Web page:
Our congratulations to both Bernadette and Sarah and thank you to everyone who participated. That’s all for now, but stay tuned, we may try this again!

Watermelon Jelly

watermelon-public domainWatermelon Jelly is a low-sugar cooked jelly made with Pomona’s Pectin. Pomona’s Pectin contains no sugar or preservatives and jells reliably with low amounts of any sweetener. See below for where to buy.

Yield: 4 to 5 cups

Before You Begin:
Prepare calcium water. To do this, combine ½ teaspoon calcium powder (in the small packet in your box of Pomona’s pectin) with ½ cup water in a small, clear jar with a lid. Shake well. Extra calcium water should be stored in the refrigerator for future use.

Watermelon Jelly Ingredients

4 cups watermelon juice (see Step 2 below)
4 teaspoons calcium water
½ cup lemon juice
¾ cup up to 2 cups sugar
4¼ teaspoons Pomona’s Pectin powder

Watermelon Jelly Directions

1. Wash jars, lids, and bands. Place jars in canner, fill canner 2/3 full with water, bring to a boil. Turn off heat, cover, and keep jars in hot canner water until ready to use. Place lids in water in a small sauce pan; cover and heat to a low boil. Turn off heat and keep lids in hot water until ready to use.

2. Mash watermelon and strain out the pulp and seeds.

3. Measure juice into sauce pan.

4. Add calcium water and lemon juice, and mix well.

5. Measure sugar into a bowl. Thoroughly mix pectin powder into sugar. Set aside.

6. Bring juice to a full boil. Add pectin-sugar mixture, stirring vigorously for 1 to 2 minutes to dissolve the pectin while the jelly comes back up to a boil. Once the jelly returns to a full boil, remove it from the heat.

7. Fill hot jars to ¼” of top. Wipe rims clean. Screw on 2-piece lids. Put filled jars in boiling water to cover. Boil 10 minutes (add 1 minute more for every 1,000 ft. above sea level). Remove from water. Let jars cool. Check seals; lids should be sucked down. Eat within 1 year. Lasts 3 weeks once opened.

If you want to make jam, using a puree of pulp and juice, see our Watermelon Jam recipe.

For more inspiring recipe ideas, see Preserving with Pomona's Pectin: The Revolutionary Low-Sugar, High-Flavor Method for Crafting and Canning Jams, Jellies, Conserves, and More by Allison Carroll Duffy and the Pomona's Partners, published by Fair Winds Press, June 2013, and available in paper or ebook everywhere books are sold.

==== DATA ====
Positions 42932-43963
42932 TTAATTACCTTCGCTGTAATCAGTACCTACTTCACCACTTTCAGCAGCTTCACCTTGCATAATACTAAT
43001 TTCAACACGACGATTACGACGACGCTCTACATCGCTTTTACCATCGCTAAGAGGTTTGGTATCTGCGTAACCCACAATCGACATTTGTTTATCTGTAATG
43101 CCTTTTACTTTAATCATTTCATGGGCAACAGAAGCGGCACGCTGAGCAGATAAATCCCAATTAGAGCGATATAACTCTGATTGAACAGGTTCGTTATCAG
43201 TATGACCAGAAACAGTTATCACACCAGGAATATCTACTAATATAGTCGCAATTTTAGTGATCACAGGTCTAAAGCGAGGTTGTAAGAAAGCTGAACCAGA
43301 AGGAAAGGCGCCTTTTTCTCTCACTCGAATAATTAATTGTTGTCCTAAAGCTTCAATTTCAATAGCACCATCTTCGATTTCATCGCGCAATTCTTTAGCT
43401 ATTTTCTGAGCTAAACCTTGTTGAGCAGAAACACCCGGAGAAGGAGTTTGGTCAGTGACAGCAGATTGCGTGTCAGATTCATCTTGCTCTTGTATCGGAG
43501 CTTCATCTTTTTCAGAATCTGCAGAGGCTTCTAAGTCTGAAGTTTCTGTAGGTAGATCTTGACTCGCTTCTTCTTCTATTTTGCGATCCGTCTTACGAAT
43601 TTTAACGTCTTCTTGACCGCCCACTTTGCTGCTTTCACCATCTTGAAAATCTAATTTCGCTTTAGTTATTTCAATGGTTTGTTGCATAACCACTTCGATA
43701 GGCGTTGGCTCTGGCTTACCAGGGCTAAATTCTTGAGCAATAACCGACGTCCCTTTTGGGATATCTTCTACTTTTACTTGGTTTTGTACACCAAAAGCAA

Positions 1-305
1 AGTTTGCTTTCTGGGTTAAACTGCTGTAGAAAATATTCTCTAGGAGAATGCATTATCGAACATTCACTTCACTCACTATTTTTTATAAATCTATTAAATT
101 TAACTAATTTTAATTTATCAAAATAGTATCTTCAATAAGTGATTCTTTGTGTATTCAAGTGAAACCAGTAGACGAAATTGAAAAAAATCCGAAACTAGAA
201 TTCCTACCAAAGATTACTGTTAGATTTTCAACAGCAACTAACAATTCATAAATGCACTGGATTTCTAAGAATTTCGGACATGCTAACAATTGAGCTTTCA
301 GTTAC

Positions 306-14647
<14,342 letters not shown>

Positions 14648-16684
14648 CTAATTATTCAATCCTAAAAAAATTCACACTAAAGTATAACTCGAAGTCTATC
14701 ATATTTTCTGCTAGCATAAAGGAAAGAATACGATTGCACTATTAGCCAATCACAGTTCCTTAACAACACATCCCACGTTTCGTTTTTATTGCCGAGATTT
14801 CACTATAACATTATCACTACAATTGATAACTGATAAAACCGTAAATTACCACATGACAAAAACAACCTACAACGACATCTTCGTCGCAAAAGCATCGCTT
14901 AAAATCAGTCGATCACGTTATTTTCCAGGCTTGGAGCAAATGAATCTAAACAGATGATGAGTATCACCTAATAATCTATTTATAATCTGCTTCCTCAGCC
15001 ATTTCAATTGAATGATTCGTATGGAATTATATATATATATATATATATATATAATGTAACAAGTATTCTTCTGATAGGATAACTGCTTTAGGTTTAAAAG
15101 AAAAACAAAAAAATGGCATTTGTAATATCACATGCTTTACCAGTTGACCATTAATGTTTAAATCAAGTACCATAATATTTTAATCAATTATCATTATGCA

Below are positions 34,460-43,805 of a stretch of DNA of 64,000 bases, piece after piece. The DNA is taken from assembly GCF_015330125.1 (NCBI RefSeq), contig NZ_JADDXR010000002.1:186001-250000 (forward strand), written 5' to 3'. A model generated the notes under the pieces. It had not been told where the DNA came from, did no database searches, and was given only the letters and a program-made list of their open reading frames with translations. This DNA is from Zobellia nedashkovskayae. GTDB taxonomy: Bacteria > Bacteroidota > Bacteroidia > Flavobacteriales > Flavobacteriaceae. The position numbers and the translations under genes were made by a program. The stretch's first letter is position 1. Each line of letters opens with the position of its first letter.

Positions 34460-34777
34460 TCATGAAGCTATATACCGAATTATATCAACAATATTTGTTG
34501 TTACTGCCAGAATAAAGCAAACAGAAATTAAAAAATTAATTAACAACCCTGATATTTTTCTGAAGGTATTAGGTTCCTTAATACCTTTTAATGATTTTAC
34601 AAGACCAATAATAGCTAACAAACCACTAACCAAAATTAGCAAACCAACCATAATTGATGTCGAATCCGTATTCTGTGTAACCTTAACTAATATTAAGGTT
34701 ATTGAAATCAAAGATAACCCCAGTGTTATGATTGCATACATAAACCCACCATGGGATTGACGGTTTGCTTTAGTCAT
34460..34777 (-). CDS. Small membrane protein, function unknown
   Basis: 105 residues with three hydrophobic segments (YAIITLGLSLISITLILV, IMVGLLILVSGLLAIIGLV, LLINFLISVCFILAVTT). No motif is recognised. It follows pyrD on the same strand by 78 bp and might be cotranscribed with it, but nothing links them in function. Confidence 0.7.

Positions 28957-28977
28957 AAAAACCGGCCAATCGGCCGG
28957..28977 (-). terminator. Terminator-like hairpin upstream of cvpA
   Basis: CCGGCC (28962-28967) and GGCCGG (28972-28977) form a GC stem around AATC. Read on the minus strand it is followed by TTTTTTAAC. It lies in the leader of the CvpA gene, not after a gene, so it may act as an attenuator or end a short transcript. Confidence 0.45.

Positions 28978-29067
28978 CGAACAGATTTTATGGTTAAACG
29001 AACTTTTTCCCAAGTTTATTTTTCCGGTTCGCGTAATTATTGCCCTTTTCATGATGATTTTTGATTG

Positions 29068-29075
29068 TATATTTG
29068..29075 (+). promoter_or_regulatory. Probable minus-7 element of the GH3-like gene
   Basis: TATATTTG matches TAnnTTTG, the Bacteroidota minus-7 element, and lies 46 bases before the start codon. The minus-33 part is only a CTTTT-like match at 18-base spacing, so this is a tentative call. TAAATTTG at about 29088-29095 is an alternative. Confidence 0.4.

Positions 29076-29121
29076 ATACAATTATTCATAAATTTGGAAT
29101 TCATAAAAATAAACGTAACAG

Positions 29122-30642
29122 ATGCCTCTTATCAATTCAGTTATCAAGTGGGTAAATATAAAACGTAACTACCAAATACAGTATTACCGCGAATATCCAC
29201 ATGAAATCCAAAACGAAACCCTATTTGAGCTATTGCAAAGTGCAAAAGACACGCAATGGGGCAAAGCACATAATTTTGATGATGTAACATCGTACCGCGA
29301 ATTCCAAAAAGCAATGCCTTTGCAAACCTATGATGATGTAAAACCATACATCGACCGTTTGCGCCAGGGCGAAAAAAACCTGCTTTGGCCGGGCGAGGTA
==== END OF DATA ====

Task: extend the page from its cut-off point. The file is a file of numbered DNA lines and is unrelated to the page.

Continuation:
Pomona's Pectin is available at natural food stores (like Whole Foods, Sprouts, and many others), food co-ops, farm stands, Williams-Sonoma, a growing number of conventional grocery stores with natural food sections (like Wegmans, QFC, Fred Meyer, and others), and from our website, as well as from other online sellers.

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I bought two boxes of Pomona’s Pectin and have had wonderful successes ever since.

Even though I’ve been canning for a few years, I recently took a local class on canning to see what tips I could pick up. Our instructor recommended Pomona Pectin to me when I mentioned to her that I had never been successful at getting my jams and jellies to set up. She suggested I not double or triple batches, but make one small batch at a time and use Pomona’s Pectin for successful results. I went right out and bought two boxes of Pomona’s Pectin and have had wonderful successes ever since. It’s easy to use, a usage chart is included, and with the reduced sugar levels I now taste the flavor of the fruit instead of the sugar. I never have any trouble getting my jams/jellies to set up since using Pomona’s Pectin.

I did have one problem when I forgot to mix the dry pectin in with the dry sugar and instead added it to the cooked fruit at the end. Strictly operator error, but your website and response to my phone call helped me solve that problem! Thank you for the help.

I now recommend Pomona’s Pectin to my friends. I think it’s the best pectin to use.
Thank you for a great product.

Your loyal customer,
Jackie Veats
Washington State
August 15, 2014

White Nectarine-Lavender Jam

White Nect-Lav - Jam on railing

Karen’s White Nectarine-Lavender Jam posing for a photo

Created and contributed by Karen Killebrew, White Nectarine-Lavender Jam is a low-sweetener cooked jam made with Pomona’s Pectin. Pomona’s Pectin contains no sugar or preservatives and jells reliably with low amounts of any sweetener. See below for where to buy.